ERIC Number: ED162337
Record Type: RIE
Publication Date: 1978
Five Empirically Based Composition Skills.
Marzano, Robert J.; DiStefano, Philip
Seven hundred and fifty compositions, randomly selected from National Assessment of Educational Progress essays written by 9-, 13- and 17-year-olds, were analyzed in a study of the skills that go into the writing of a good composition. The essays were first rated as high, medium, or low in quality. A total of 43 different indices reported or hypothesized to have a relationship with composition quality were then identified from a survey of past research and were applied to each of the sample compositions. The relationship of the indices with quality at the different age levels was then tested. Analysis of the results led to the identification of five composing skills related to writing quality: modification within sentences, subordination between sentences, sentence sense, grammar and usage, and vocabulary. The data suggest a rather logical progression in terms of the five skills and provide support for the claim that all five skills should be taught at each grade level with slightly different emphases. (Descriptions of the 43 indices used in the study and suggestions for teaching the five composing skills at different grade levels are included.) (GW) Aspect of National Assessment (NAEP) dealt with in this document: Results (Secondary Analyses).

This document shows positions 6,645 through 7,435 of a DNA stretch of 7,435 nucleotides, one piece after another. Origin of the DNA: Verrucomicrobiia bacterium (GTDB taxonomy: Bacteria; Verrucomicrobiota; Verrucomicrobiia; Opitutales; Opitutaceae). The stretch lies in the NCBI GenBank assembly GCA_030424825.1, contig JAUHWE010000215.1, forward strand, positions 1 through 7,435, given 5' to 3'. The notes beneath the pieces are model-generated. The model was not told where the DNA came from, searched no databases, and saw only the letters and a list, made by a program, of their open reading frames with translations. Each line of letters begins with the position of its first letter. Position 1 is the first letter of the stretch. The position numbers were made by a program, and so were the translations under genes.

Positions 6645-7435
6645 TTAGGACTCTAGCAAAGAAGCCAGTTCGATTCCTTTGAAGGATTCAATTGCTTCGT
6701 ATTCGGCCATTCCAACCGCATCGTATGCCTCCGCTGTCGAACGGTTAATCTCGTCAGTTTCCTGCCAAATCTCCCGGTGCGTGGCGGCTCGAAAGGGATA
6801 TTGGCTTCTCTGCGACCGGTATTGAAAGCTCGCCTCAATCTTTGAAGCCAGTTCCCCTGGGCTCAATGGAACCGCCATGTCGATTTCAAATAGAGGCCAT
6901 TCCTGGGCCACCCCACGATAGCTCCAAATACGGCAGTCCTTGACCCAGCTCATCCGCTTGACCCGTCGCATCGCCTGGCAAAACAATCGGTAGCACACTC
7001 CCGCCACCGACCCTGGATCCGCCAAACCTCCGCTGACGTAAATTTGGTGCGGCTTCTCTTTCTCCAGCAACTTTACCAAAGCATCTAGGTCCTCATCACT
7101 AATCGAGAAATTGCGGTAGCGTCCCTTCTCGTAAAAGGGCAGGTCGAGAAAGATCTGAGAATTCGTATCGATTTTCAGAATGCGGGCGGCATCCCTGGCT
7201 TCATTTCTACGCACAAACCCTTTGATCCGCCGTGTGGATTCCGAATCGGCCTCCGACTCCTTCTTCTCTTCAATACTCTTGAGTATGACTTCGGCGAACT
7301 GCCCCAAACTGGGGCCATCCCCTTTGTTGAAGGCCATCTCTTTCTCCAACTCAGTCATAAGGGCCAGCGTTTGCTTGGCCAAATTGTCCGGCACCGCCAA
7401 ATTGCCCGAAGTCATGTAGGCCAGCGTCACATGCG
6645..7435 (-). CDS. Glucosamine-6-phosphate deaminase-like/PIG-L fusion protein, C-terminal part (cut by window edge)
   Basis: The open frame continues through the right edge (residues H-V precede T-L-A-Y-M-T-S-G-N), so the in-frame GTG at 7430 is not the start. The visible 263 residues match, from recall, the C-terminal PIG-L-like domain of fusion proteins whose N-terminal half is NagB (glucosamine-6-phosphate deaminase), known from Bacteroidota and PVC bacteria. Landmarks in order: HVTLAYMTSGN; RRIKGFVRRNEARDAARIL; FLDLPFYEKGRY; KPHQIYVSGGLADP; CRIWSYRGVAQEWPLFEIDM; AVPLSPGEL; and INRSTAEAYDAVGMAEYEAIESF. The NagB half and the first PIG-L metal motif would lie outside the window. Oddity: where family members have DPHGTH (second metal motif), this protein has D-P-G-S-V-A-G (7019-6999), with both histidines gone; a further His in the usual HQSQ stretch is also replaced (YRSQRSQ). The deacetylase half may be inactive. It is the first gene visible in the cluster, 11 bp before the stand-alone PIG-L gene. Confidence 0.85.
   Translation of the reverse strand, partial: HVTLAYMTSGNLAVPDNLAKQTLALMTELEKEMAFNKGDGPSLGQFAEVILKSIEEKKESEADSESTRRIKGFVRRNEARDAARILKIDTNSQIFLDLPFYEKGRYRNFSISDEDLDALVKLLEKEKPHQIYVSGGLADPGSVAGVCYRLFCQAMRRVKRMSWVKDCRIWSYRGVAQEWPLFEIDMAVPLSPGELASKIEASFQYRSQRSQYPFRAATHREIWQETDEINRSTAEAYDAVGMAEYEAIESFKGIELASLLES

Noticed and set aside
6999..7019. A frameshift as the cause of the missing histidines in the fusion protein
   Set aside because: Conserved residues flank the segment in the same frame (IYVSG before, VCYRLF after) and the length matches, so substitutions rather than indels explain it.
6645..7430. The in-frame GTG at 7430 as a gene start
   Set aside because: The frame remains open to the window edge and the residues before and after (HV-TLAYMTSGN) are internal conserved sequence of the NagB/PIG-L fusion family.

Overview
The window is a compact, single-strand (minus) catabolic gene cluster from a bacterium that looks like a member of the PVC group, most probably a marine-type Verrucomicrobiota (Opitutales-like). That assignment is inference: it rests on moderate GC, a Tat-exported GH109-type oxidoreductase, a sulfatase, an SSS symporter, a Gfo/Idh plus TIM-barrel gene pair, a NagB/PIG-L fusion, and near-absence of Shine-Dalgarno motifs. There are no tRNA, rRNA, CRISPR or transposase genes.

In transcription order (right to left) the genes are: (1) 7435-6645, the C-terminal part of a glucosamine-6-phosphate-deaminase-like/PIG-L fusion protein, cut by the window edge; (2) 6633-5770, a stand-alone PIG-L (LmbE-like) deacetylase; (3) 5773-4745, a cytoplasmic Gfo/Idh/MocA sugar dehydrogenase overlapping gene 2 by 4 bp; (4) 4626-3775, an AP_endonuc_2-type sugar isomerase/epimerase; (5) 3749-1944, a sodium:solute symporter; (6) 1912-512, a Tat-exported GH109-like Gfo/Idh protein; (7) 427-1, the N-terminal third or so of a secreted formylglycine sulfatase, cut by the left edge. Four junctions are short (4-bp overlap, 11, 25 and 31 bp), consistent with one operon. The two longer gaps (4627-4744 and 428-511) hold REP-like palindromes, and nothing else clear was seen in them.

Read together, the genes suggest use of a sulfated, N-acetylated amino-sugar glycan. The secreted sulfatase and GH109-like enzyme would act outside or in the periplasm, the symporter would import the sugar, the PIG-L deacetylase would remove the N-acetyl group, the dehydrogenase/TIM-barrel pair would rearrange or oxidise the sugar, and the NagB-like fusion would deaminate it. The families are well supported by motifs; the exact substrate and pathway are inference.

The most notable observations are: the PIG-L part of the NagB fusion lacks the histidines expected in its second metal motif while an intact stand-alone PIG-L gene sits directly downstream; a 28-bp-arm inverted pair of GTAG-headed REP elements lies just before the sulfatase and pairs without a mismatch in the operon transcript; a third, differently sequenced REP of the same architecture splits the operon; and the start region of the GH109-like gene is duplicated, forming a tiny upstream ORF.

Publication Type: Reports - Research
Education Level: N/A
Authoring Institution: N/A
Note: Study prepared at the University of Colorado at Denver